May 5, 2020

Scientists say a now-dominant strain of the coronavirus appears to be more contagious than original

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One scientist called it a “classic case of Darwinian evolution.”“D614G is increasing in frequency at an alarming rate, indicating a fitness advantage relative to the original Wuhan strain that enables more rapid spread,” the study said. Time and again, the analysis found the new version was transitioning to become dominant. The new strain’s dominance over its predecessors demonstrates that it is more infectious, according to the report, though exactly why is not yet known. Washington was among the first states to get hit with the original strain in late February, but by March 15 the mutated strain dominated. But the study’s authors from the University of Sheffield found that among a local sample of 447 patients, hospitalization rates were about the same for people infected with either virus version.Even if the new strain is no more dangerous than the others, it could still complicate efforts to bring the pandemic under control. The team did not report results for California. We are looking at it very hard.” Although the researchers don’t yet know the details about how the mutated spike behaves inside the body, it’s clearly doing something that gives it an evolutionary advantage over its predecessor and is fueling its rapid spread. People infected with the mutated strain appear to have higher viral loads. (Associated Press)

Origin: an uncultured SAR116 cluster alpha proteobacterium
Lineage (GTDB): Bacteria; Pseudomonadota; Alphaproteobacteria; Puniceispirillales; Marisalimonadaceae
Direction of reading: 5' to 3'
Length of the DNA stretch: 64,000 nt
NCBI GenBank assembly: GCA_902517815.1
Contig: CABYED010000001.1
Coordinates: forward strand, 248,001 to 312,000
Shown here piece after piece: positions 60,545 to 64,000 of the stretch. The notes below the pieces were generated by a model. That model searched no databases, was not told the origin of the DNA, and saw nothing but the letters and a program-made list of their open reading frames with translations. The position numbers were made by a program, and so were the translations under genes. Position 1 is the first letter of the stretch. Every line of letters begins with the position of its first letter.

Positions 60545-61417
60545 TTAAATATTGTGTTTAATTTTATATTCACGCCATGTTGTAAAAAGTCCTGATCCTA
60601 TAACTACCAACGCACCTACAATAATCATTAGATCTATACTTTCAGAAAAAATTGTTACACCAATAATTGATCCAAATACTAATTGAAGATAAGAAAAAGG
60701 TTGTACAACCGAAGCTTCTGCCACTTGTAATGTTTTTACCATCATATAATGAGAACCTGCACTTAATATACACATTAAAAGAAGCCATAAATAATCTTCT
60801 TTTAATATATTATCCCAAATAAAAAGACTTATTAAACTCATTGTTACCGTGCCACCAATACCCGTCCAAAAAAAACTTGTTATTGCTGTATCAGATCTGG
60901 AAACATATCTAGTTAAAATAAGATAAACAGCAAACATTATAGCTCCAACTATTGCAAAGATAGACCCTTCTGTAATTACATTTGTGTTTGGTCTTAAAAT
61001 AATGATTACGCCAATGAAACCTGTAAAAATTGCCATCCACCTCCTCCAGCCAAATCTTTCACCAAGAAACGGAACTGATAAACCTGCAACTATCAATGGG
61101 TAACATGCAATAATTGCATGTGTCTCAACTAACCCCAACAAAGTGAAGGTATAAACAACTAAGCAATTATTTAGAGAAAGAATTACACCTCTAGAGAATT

By Ralph Vartabedian

May 5, 20204 AM

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Hunt for a coronavirus vaccine heats up, but there’s no guarantee of success